Down To Earth spekas to Michael Pearce from the University of Washington in the United States about the possibility that the world record for longest lifespan might be broken this year
Frenchwoman Jeanne Louise Calment holds the world record of being the human who lived for 122 years and 164 days
Death is inevitable. Yet people have throughout history challenged this reality by living to extraordinary ages. Researchers from the University of Washington, United States, have studied mortality patterns of such people from 13 countries.
In a paper published in Demographic Research, they predict the current record for oldest reported age at death, 122 years and 164 days, is likely to be broken this century. Lead author Michael Pearce spoke to Down To Earth about the limits of extreme longevity. Edited excerpts:
Dakshiani Palicha: How did you conclude that the record for oldest reported age at death may be broken?
Michael Pearce: We took data of people who have lived to be over 110 years old, whom we call supercentenarians and tried to model their mortality patterns to see how long someone might practically live, in this century.
Our methodology was based on two components: Understanding mortality patterns of supercentenarians to estimate their mortality rate for every year and predicting just how many people might reach 110 during this century.
We combined these two elements and forecast a near 100 per cent chance that the current record for reported age at death will be broken—but not far beyond the age of 126 or 128. There is only a 13 per cent chance that someone would reach 130 by 2100.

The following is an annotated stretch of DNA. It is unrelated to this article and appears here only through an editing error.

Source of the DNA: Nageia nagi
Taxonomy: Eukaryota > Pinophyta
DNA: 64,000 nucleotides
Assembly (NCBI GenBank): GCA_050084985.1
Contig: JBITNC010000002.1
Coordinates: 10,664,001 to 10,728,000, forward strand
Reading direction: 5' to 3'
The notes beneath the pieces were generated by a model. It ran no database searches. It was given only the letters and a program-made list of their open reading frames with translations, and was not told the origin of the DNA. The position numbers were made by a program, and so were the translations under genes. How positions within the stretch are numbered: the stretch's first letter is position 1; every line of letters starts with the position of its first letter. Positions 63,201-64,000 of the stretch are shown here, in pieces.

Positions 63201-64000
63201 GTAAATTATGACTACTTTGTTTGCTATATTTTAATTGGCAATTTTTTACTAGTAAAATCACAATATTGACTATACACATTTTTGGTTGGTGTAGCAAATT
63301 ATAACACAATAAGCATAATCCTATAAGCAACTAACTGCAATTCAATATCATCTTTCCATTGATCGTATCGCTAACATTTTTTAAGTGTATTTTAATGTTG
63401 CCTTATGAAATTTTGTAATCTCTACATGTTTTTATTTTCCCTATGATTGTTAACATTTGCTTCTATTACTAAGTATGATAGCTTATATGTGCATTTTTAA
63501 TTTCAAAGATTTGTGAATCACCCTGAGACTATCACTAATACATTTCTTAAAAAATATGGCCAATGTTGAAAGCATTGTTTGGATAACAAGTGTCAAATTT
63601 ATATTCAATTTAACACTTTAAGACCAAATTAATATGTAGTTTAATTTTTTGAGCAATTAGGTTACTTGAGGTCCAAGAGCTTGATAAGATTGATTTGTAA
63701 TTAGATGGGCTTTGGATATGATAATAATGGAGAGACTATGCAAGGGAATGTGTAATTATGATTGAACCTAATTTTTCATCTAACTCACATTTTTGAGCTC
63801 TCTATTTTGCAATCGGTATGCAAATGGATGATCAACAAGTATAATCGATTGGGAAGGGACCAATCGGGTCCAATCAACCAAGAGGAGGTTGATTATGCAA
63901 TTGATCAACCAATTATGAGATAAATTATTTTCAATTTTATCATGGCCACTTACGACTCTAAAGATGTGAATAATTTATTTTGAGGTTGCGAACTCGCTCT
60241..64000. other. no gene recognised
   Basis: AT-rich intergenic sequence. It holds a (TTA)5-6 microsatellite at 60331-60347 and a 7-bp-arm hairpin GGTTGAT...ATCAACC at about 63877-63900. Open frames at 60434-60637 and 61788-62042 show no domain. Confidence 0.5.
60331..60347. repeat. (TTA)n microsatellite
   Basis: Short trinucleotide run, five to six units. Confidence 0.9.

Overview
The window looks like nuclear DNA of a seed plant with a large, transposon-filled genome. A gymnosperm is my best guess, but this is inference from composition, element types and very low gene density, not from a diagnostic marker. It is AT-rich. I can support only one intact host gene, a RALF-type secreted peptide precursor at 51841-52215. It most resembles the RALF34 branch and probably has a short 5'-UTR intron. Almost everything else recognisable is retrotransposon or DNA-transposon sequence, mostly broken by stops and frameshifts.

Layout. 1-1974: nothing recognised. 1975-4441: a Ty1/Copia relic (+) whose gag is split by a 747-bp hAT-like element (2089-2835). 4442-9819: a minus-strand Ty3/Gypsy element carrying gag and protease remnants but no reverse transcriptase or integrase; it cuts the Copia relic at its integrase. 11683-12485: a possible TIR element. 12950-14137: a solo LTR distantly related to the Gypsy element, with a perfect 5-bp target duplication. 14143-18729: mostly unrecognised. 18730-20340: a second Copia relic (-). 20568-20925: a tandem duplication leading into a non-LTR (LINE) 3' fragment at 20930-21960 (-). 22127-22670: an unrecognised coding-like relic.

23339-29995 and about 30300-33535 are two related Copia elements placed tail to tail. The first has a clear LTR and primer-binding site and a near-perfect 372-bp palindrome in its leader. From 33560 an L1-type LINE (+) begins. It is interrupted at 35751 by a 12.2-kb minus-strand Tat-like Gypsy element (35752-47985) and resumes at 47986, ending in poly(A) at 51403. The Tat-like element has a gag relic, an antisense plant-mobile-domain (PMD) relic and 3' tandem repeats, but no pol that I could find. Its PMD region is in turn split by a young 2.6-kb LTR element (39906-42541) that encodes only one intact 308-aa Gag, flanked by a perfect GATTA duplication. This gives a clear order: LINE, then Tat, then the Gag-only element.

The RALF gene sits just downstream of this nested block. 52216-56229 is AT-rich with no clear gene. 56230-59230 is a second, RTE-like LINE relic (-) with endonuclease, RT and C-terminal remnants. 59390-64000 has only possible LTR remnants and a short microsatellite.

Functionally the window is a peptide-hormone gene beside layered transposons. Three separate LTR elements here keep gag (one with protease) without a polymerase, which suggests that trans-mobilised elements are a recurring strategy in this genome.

DP: Your study confirms an existing theory that says chances of dying levels out after 110...
MP: The evidence suggests people who have reached 110 are in some way extraordinary, either because of a healthy environment or excellent genetics. They have survived ageing, conflicts, disease or other things that might lead to a loss of life.
And once you reach this age, there is no influence of gender, region or lifestyle on your mortality rates. However, these things certainly impact the ability of people to reach that age.
We do see more women reach 110 than men. If I were to guess, I would say a woman is far more likely to break the record of maximum human lifespan.
DP: How do elements like COVID-19 and climate change influence changes in lifespan?
MP: There is a strong statistical evidence that the novel coronavirus disease (COVID-19) pandemic and climate change will impact the life expectancy of individuals.
But if a number of individuals are able to escape those impacts by perhaps just living in locations that are less prone to climate change or by controlling their exposure to toxins or pollutants, they might still be able to break these records of maximum human lifespan.
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